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Tor Exit Node Found Maliciously Modifying Files

A researcher has identified an exit node on the Tor anonymity network which is set up to maliciously modify the files that go through it.

A researcher has identified an exit node on the Tor anonymity network which is set up to maliciously modify the files that go through it.

Josh Pitts, a researcher with the Leviathan Security Group, has been analyzing ways to alter binary files during download with the aid of man-in-the-middle (MitM) attacks. In a presentation he made at the DerbyCon security conference this year, the expert noted that cybercriminals had probably been using techniques similar to the one he disclosed, but he only had circumstantial evidence.

To put his theory to the test, Pitts developed a module for Exitmap, a Python-based tool that allows users to check Tor exit nodes for traffic modifications. Roughly an hour after he started running the tool, the researcher identified a “very active” Russian exit node that was wrapping binary files that passed through it with malware.

By wrapping the legitimate file with their malicious binary, the attackers can bypass mechanisms designed to check the file’s integrity.

“Out of over 1110 exit nodes on the Tor network, this is the only node that I found patching binaries, although this node attempts to patch just about all the binaries that I tested,” Pitts said in a blog post.  “The node only patched uncompressed PE files. This does not mean that other nodes on the Tor network are not patching binaries; I may not have caught them, or they may be waiting to patch only a small set of binaries.”

The Russia-based exit node was reported to the Tor Project.

“Companies and developers need to make the conscious decision to host binaries via SSL/TLS, whether or not the binaries are signed. All people, but especially those in countries hostile to ‘Internet freedom,’ as well as those using Tor anywhere, should be wary of downloading binaries hosted in the clear—and all users should have a way of checking hashes and signatures out of band prior to executing the binary,” Pitts said.

Tor Project Leader Roger Dingledine says they have set the “BadExit” flag on the offending relay to protect users.

“We certainly do need more people thinking about more modules for the exitmap scanner. In general, it seems like a tough arms race to play and as you say, the better approach is to have applications not blindly trust unauthenticated bits they get from the Internet,” Dingledine wrote in a comment addressed to Pitts.

Circumstantial evidence of attacks

 Before finding solid proof that someone is actually “patching” files, Pitts analyzed error messages that can appear in such cases.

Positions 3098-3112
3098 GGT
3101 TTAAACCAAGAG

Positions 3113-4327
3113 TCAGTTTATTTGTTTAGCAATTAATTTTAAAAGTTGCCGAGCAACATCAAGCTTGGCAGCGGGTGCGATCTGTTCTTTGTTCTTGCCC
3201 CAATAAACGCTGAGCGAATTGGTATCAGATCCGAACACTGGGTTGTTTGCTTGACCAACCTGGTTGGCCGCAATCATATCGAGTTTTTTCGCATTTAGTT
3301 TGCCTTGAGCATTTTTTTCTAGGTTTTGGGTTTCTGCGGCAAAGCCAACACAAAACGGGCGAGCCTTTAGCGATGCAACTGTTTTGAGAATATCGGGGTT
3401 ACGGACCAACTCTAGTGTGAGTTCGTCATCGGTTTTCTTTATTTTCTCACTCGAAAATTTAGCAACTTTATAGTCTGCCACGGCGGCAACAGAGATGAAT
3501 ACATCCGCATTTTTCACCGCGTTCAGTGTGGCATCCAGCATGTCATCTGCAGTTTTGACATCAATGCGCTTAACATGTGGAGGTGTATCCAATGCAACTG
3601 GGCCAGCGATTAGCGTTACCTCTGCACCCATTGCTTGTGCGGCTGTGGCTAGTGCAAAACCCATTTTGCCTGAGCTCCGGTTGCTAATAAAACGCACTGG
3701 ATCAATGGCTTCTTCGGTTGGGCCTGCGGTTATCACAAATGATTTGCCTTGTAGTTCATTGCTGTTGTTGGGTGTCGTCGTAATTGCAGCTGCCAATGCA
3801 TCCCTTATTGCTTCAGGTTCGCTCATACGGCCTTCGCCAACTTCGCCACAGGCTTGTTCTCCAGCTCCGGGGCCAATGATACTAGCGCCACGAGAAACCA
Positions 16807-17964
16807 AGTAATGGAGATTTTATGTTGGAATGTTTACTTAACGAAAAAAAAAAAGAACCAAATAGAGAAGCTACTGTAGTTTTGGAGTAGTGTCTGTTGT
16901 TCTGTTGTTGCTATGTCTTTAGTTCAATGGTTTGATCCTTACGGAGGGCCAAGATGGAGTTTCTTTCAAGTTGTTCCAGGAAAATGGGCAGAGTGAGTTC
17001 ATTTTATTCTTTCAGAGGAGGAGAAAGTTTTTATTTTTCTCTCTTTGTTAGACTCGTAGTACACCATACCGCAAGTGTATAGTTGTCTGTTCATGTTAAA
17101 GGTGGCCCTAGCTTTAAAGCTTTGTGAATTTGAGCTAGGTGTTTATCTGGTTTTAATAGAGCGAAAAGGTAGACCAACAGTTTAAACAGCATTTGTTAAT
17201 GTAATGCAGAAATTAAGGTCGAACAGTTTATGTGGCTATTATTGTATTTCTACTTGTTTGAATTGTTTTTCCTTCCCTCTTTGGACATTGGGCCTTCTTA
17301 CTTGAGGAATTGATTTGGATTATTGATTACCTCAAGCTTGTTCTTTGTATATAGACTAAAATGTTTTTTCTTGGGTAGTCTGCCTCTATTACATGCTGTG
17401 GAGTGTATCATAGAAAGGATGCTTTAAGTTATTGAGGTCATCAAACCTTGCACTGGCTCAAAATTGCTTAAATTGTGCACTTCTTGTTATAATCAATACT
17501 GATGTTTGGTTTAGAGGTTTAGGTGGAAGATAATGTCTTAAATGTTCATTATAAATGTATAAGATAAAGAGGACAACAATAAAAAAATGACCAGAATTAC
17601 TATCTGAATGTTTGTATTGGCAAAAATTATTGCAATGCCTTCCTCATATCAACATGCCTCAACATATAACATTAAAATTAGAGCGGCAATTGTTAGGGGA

Some software developers sign their files to make sure they cannot be tampered with. In the case of Windows, for instance, if someone tries to modify Windows Update PE files, the update process triggers an error and the components are not installed because of a verification mechanism implemented by Microsoft. According to the expert, the same error is shown if the file is truncated during download, the most plausible scenario, and if the Microsoft certificate verification process is broken, an unlikely case.

The thread on this topic on the official Microsoft Answers website has been viewed over 34,000 times, which indicates that this is a common problem. Those who encounter this issue are in some cases advised by Microsoft to download patches, or so-called “FixIt” solutions, that should address the problem.

Pitts believes this could be leveraged by someone who is adding malware to files as they are downloaded by users. For example, the attacker first alters the Windows Update files. These files are not executed because of the integrity verification mechanism from Microsoft. However, the error will make users visit the Microsoft Answers website where they are advised to download the patches.

If the attacker can attach malware to these patches, he doesn’t have to worry about the malicious file being flagged because it’s downloaded and executed by the user; it doesn’t go through the update process which verifies the files. Furthermore, the malicious payload is executed with administrator privileges because that is how official patches from Microsoft are executed.

Another piece of evidence that has led to the researcher to believe someone could be altering files by using methods similar to the one he described is related to NSIS (Nullsoft Scriptable Install System), a professional open source system designed for creating Windows installers.

NSIS includes a self-checking mechanism to ensure that files compiled with it are not altered. By analyzing the error code that’s displayed in case a corrupt file is detected, Pitts noticed that a lot of users searched for it on Google. While in most cases the error was likely triggered due to the binary being truncated during download due to a poor Internet connection, there’s also the possibility that some of the files were actually maliciously altered by cybercriminals, the expert said.


Written By

Eduard Kovacs (@EduardKovacs) is a contributing editor at SecurityWeek. He worked as a high school IT teacher for two years before starting a career in journalism as Softpedia’s security news reporter. Eduard holds a bachelor’s degree in industrial informatics and a master’s degree in computer techniques applied in electrical engineering.

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